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Support LibraryManagedAttributes<TComponent, TAttributes> JSX namespace type #24422

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merged 6 commits into from Jun 30, 2018

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weswigham commented May 25, 2018

Fixes #23812

Allows, eg:

class Component extends ReactComponent {
    static propTypes = {
        foo: PropTypes.number,
        bar: PropTypes.node,
        baz: PropTypes.string.isRequired,
    };
    static defaultProps = {
        foo: 42,
    }
}

const a = <Component foo={12} bar="yes" baz="yeah" />;
const b = <Component foo={12} />; // Error, missing required prop bar
const c = <Component bar="yes" baz="yeah" />;
const d = <Component bar="yes" baz="yo" bat="ohno" />; // Error, baz not a valid prop
const e = <Component foo={12} bar={null} baz="cool" />; // bar is nullable/undefinable since it's not marked `isRequired`
const f = <Component foo={12} bar="yeah" baz={null} />; // Error, baz is _not_ nullable/undefinable since it's marked `isRequired`

when JSX.LibraryManagedAttributes<TComponent, TAttributes> is appropriately defined. Thanks to conditional types, this method of supporting propTypes and defaultProps allows definition authors a ton of freedom in how the static types need to be transformed before they are checked against what the user wrote. (Allowing customization of, for example: how conflicts between provided props and inferred props are handled, how inferences are mapped, how optionality is handled, and how inferences from differing places should be combined)

As an aside, you can fully implement the functionality of both InstrinsicAttributes and InstrinsicClassAttributes using this new type entrypoint, so in a way it obsoletes them.

Feel free to 馃毑 馃彔 with the name and give feedback; the actual implementation is relatively simple. @DanielRosenwasser you probably have some opinions here, right? 馃槃

weswigham added some commits May 25, 2018

WIP

@weswigham weswigham requested a review from DanielRosenwasser May 25, 2018

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DanielRosenwasser May 31, 2018

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Could you elaborate in this PR on what LibraryManagedAttributes is intended to do and give some specific implementations examples?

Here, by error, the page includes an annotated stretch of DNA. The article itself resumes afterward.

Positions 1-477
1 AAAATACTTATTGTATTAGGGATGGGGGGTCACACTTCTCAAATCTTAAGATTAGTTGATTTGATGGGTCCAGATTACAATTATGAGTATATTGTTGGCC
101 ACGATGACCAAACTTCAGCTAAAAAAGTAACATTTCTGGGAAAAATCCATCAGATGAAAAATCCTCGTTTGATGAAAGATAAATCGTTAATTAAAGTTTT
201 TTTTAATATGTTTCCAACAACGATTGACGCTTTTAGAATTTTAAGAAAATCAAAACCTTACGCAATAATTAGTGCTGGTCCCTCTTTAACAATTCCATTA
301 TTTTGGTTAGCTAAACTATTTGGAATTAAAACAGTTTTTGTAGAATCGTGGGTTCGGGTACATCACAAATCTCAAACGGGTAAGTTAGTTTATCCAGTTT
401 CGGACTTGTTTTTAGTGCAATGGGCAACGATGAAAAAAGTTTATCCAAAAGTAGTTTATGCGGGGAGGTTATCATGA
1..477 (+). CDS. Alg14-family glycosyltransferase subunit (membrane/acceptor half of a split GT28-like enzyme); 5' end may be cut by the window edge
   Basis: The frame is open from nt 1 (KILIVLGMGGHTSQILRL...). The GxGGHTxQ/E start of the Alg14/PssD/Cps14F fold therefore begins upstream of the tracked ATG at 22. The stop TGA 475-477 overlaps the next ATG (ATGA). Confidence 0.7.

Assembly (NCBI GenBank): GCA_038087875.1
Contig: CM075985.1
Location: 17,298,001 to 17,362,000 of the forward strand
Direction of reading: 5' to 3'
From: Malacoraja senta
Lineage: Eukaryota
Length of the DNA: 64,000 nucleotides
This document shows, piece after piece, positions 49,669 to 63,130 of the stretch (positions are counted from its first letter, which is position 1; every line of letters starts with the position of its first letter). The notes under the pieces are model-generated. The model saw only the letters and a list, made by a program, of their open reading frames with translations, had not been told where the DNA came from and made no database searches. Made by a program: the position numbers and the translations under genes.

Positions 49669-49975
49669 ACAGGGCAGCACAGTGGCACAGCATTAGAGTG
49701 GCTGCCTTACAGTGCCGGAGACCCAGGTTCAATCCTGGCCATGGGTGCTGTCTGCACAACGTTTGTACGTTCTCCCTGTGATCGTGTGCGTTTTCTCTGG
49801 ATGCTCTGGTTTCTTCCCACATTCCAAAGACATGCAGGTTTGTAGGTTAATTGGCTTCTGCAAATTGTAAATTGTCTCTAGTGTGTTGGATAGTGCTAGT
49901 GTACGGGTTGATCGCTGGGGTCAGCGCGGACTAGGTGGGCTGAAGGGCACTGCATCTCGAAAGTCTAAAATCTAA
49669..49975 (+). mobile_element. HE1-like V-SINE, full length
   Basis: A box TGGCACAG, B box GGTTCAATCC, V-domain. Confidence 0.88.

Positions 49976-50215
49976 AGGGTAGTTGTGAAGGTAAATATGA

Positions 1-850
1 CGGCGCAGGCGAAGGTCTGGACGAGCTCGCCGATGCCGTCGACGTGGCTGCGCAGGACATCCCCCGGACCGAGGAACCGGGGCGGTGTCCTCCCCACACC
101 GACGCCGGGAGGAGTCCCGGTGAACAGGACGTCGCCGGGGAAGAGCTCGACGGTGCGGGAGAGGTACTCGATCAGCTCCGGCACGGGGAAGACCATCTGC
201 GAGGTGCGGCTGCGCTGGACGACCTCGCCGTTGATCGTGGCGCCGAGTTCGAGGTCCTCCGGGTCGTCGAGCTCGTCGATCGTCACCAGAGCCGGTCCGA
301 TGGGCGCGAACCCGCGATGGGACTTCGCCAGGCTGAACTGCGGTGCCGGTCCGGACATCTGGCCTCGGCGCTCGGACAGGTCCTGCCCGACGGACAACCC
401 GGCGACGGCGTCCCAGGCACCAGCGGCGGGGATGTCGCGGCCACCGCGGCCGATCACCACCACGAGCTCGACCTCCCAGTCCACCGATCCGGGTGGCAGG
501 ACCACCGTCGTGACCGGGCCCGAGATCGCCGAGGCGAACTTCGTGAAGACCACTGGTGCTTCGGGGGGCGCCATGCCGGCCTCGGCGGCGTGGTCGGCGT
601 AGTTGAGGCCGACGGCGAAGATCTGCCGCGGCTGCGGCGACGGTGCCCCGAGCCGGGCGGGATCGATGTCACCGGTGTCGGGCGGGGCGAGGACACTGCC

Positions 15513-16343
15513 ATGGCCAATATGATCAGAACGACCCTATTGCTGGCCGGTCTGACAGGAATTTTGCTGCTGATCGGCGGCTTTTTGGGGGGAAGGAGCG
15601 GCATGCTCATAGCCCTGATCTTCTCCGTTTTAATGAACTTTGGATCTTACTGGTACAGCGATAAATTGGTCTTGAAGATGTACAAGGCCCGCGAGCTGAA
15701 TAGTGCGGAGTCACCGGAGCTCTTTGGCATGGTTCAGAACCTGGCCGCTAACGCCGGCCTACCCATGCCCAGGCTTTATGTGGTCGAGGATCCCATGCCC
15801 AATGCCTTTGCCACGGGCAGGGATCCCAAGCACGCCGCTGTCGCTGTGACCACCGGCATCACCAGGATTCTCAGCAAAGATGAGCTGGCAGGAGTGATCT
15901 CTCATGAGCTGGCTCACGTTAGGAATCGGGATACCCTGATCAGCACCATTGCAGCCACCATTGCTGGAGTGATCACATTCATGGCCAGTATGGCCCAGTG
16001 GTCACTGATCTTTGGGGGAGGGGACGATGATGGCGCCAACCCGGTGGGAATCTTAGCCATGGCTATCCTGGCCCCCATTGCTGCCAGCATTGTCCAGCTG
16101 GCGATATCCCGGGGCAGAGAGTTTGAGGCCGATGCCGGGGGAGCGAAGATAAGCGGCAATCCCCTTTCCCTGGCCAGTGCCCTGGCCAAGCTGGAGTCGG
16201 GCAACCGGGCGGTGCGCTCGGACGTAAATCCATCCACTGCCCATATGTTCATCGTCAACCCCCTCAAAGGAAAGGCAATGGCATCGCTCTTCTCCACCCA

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DanielRosenwasser commented May 31, 2018

Could you elaborate in this PR on what LibraryManagedAttributes is intended to do and give some specific implementations examples?

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jaredpalmer Jun 6, 2018

As background, TS works differently than Flow at the moment with React defaultProps, often causing pain and confusion among junior devs. With this PR, defaultProps will be intuitive. I (think) the ideal behavior is this:

Before

interface Props {
  thing?: string; // thing is optional, but it is always defined because it has a default prop.
}

class Thing extends React.Component<Props> {
   static defaultProps = {
      thing: 'hello'
   }

  render() {
     console.log(this.props.thing!.length) // forced with !
    // ...
 }
}

// ..

<Thing /> // this works

After

interface Props {
  thing?: string; // still optional
}

class Thing extends React.Component<Props> {
   static defaultProps = {
      thing: 'hello'
   }

  render() {
    console.log(this.props.thing) // inferred because of defaultProps, no ! needed
    // ...
 }
}
// ..
<Thing /> // works

jaredpalmer commented Jun 6, 2018

As background, TS works differently than Flow at the moment with React defaultProps, often causing pain and confusion among junior devs. With this PR, defaultProps will be intuitive. I (think) the ideal behavior is this:

Before

interface Props {
  thing?: string; // thing is optional, but it is always defined because it has a default prop.
}

class Thing extends React.Component<Props> {
   static defaultProps = {
      thing: 'hello'
   }

  render() {
     console.log(this.props.thing!.length) // forced with !
    // ...
 }
}

// ..

<Thing /> // this works

After

interface Props {
  thing?: string; // still optional
}

class Thing extends React.Component<Props> {
   static defaultProps = {
      thing: 'hello'
   }

  render() {
    console.log(this.props.thing) // inferred because of defaultProps, no ! needed
    // ...
 }
}
// ..
<Thing /> // works
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weswigham Jun 6, 2018

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@jaredpalmer The Props type parameter should be the "internal" props (so what you read), while the props returned by the type alias should be the "external" props (the ones you write in a tag). So, instead of

interface Props {
  thing?: string; // still optional
}

class Thing extends React.Component<Props> {
   static defaultProps = {
      thing: 'hello'
   }

  render() {
    console.log(this.props.thing) // inferred because of defaultProps, no ! needed
    // ...
 }
}
// ..
<Thing /> // works

you'd have

interface Props {
  thing: string; // note: not optional within class, but is optional when writing due to the default
}

class Thing extends React.Component<Props> {
   static defaultProps = {
      thing: 'hello'
   }

  render() {
    console.log(this.props.thing) // strict type from `Props`
    // ...
 }
}
// ..
<Thing /> // works, thanks to `defaultProps`

or at least that's what makes sense to me - since the Props generic param is the type of the first argument to the factory/class (which includes all defaults).

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weswigham commented Jun 6, 2018

@jaredpalmer The Props type parameter should be the "internal" props (so what you read), while the props returned by the type alias should be the "external" props (the ones you write in a tag). So, instead of

interface Props {
  thing?: string; // still optional
}

class Thing extends React.Component<Props> {
   static defaultProps = {
      thing: 'hello'
   }

  render() {
    console.log(this.props.thing) // inferred because of defaultProps, no ! needed
    // ...
 }
}
// ..
<Thing /> // works